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News stories tagged with "stars"

Summer solstice sunset at Stonehenge. Photo: <a href="https://www.flickr.com/photos/houseofcards/1361466718/">Alex Clark</a>, Creative Commons, some rights reserved
Summer solstice sunset at Stonehenge. Photo: Alex Clark, Creative Commons, some rights reserved

In the summer night sky: Solstice, aphelion, planets and skywatching events

The Summer Solstice is this Saturday, and there's plenty to see in the summer night sky. St. Lawrence University astronomer Dr. Aileen O'Donoghue joins Todd Moe for a chat about the start of summer and a great season to view various planets in the pre-dawn and dusk skies.  Go to full article

Astrology book urges youngsters to look up at the night sky

A Canton author has written a new book exploring the basic fundamentals of the zodiac. "In the Night Sky" is a guide for young readers to understand the night sky, the constellations and astrology through trivia, puzzles and stories. Todd Moe spoke with author Rayne Storm.

Rayne Storm will sign copies of her new book this Saturday, 1-3 pm, at the Brewer Bookstore in Canton.  Go to full article
A Perseid meteor exploding over Leuven, Belgium last night. Photo: <a href="http://www.flickr.com/photos/88100135@N02/9496788419">Tom Davidson</a>, Creative Commons, some rights reserved
A Perseid meteor exploding over Leuven, Belgium last night. Photo: Tom Davidson, Creative Commons, some rights reserved

Catch a glimpse of falling stars: the Perseid meteor shower

St. Lawrence University astronomer Aileen O'Donoghue turns our attention to the wonders of the night sky, including the peak week of the Perseid meteor shower.

Also, look for Venus near the horizon at sunset, with Saturn to its left. The moon will be in Scorpio tonight, and in the morning, look for Jupiter next to Orion in Gemini.  Go to full article
The night sky looking south from Canton tonight
The night sky looking south from Canton tonight

Watching the late summer sky

A blue moon, Venus, Jupiter and watching the summer stars -- Todd Moe talks with St. Lawrence University astronomer Dr. Aileen O'Donoghue.  Go to full article
Using parallax to measure stellar distance
Using parallax to measure stellar distance

Natural Selections: stellar distances

Martha Foley and Dr. Curt Stager talk about stars and the very clever ways we can tell their distance from the earth.  Go to full article
Dr. Aileen O'Donoghue
Dr. Aileen O'Donoghue

News from the solar system

St. Lawrence University physics professor Aileen O'Donoghue shared news of big events in the solar system in conversation with Martha Foley this morning. She explained how a solar eclipse can begin on May 21st and end on May 20th; Mars is on the move, and we'll have a once-in-a-century chance to see Venus "transit" in front of the Sun on June 5.  Go to full article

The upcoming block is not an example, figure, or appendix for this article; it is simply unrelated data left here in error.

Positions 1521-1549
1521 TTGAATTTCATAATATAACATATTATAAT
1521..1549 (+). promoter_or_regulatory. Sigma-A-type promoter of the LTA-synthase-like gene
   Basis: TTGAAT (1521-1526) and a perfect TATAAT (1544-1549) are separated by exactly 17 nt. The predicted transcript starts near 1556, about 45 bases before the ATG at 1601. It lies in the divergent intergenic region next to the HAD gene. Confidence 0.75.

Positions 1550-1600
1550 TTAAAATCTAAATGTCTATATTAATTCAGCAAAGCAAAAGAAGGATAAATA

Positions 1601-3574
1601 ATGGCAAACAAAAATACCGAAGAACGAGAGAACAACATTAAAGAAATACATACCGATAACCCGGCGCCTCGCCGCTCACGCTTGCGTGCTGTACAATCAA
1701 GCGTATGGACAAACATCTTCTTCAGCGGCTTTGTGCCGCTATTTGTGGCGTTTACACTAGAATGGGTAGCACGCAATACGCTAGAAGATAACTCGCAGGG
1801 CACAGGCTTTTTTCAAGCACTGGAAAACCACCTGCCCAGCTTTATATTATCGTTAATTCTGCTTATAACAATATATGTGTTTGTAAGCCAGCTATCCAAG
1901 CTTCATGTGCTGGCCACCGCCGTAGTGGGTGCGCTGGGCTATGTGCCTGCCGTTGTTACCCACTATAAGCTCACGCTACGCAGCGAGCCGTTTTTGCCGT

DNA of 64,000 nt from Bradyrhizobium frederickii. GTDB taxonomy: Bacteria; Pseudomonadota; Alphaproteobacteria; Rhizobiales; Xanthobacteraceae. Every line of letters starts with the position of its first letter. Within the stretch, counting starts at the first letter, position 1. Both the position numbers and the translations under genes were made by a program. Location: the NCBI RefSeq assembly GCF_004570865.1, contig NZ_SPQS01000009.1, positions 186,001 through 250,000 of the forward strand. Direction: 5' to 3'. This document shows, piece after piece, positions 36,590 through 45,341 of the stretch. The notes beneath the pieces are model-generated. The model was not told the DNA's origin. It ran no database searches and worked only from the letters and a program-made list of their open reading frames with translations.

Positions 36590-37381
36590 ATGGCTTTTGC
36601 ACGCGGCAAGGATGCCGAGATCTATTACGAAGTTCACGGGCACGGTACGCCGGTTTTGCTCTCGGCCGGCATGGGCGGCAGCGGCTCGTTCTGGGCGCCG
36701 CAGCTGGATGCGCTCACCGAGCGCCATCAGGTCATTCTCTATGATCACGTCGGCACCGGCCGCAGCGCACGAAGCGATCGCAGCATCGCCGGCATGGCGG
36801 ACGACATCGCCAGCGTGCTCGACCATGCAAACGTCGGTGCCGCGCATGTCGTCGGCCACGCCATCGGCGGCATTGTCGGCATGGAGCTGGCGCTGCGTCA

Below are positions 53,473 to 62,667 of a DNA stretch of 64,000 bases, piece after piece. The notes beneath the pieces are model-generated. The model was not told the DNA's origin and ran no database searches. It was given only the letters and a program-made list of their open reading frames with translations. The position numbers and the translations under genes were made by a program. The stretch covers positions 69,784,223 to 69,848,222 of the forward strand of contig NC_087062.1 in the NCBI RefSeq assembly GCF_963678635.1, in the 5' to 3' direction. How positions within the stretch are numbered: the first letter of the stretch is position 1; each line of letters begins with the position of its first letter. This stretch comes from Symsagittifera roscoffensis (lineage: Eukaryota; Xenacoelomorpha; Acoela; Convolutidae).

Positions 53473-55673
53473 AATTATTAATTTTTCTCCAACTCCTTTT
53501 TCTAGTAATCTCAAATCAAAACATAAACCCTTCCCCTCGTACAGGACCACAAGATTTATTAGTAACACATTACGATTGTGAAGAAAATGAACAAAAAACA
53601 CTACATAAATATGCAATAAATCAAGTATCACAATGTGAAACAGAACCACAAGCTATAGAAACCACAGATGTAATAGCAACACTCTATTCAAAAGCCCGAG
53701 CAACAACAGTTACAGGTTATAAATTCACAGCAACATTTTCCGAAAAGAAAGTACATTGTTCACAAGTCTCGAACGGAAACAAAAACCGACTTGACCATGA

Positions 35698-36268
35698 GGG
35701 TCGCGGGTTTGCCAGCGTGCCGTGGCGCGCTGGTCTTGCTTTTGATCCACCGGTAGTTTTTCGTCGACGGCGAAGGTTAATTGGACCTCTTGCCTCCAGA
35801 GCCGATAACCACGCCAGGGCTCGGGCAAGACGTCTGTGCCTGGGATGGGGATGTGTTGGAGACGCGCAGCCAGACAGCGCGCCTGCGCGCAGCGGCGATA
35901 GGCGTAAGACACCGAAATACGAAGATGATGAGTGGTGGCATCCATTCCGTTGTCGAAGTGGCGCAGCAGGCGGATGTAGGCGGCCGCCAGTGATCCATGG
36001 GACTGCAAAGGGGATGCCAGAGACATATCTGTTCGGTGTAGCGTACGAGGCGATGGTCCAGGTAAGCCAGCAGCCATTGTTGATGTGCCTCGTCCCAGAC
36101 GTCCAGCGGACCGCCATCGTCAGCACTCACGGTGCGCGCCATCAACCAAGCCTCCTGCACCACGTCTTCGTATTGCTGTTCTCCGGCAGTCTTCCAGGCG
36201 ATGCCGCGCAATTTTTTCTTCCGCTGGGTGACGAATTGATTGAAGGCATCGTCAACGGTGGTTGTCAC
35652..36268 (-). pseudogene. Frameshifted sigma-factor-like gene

Dr. Aileen O'Donoghue
Dr. Aileen O'Donoghue

The night sky: sun cycle is rising

St. Lawrence University physicist and astronomer Aileen O'Donoghue was in the studio this morning, with a heads-up on the night sky.

She gave Martha Foley the latest on where the planets are, and the news that the sun cycle is building, with more sunspots and more northern lights expected in the rest of the year.  Go to full article

A summer sky of stars

Next Tuesday's solstice is usually taken as the beginning of summer in our region. The days are at their longest, but the short nights still remain awash with bright stars and planets. Todd Moe talks with St. Lawrence University astronomer Aileen O'Donoghue about the Summer Solstice, Saturn and the early summer night sky.  Go to full article

What's up in the spring night sky

It's the last week of winter and a great time to look up. St. Lawrence University astronomer Aileen O'Donoghue has some tips for what to look for in the spring night sky -- a full "Snow" moon this Saturday, the rapid lengthening of the days and Saturn rising as the sun sets.  Go to full article

Wonders of the autumn night sky

Martha Foley talks with St. Lawrence University astronomer Aileen O'Donoghue about autumn and the night sky. The fall equinox occurs Wednesday night and as the summer night sky draws to a close, there are still some brilliant cosmic objects to lure skywatchers.  Go to full article

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